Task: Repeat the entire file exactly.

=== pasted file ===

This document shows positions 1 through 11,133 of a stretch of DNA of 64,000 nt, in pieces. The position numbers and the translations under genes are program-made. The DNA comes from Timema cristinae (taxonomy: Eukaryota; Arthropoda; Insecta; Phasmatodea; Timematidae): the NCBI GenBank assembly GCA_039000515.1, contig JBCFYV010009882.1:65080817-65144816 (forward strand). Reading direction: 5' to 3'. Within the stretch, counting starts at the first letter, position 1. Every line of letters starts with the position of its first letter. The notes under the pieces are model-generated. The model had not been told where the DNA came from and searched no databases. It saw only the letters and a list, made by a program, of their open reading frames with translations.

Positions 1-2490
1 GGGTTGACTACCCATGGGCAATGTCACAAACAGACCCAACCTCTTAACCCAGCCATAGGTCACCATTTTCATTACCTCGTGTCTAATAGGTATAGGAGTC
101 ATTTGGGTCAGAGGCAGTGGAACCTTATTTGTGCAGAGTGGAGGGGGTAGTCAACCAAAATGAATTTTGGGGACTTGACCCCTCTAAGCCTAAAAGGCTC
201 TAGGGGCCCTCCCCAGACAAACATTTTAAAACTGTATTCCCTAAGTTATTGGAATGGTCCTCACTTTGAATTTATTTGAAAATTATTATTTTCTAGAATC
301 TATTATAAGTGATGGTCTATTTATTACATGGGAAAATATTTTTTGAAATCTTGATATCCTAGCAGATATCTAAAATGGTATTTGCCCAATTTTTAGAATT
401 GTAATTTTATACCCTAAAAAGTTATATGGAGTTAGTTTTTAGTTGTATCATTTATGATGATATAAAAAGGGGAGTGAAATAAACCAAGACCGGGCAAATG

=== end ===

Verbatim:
This document shows positions 1 through 11,133 of a stretch of DNA of 64,000 nt, in pieces. The position numbers and the translations under genes are program-made. The DNA comes from Timema cristinae (taxonomy: Eukaryota; Arthropoda; Insecta; Phasmatodea; Timematidae): the NCBI GenBank assembly GCA_039000515.1, contig JBCFYV010009882.1:65080817-65144816 (forward strand). Reading direction: 5' to 3'. Within the stretch, counting starts at the first letter, position 1. Every line of letters starts with the position of its first letter. The notes under the pieces are model-generated. The model had not been told where the DNA came from and searched no databases. It saw only the letters and a list, made by a program, of their open reading frames with translations.

Positions 1-2490
1 GGGTTGACTACCCATGGGCAATGTCACAAACAGACCCAACCTCTTAACCCAGCCATAGGTCACCATTTTCATTACCTCGTGTCTAATAGGTATAGGAGTC
101 ATTTGGGTCAGAGGCAGTGGAACCTTATTTGTGCAGAGTGGAGGGGGTAGTCAACCAAAATGAATTTTGGGGACTTGACCCCTCTAAGCCTAAAAGGCTC
201 TAGGGGCCCTCCCCAGACAAACATTTTAAAACTGTATTCCCTAAGTTATTGGAATGGTCCTCACTTTGAATTTATTTGAAAATTATTATTTTCTAGAATC
301 TATTATAAGTGATGGTCTATTTATTACATGGGAAAATATTTTTTGAAATCTTGATATCCTAGCAGATATCTAAAATGGTATTTGCCCAATTTTTAGAATT
401 GTAATTTTATACCCTAAAAAGTTATATGGAGTTAGTTTTTAGTTGTATCATTTATGATGATATAAAAAGGGGAGTGAAATAAACCAAGACCGGGCAAATG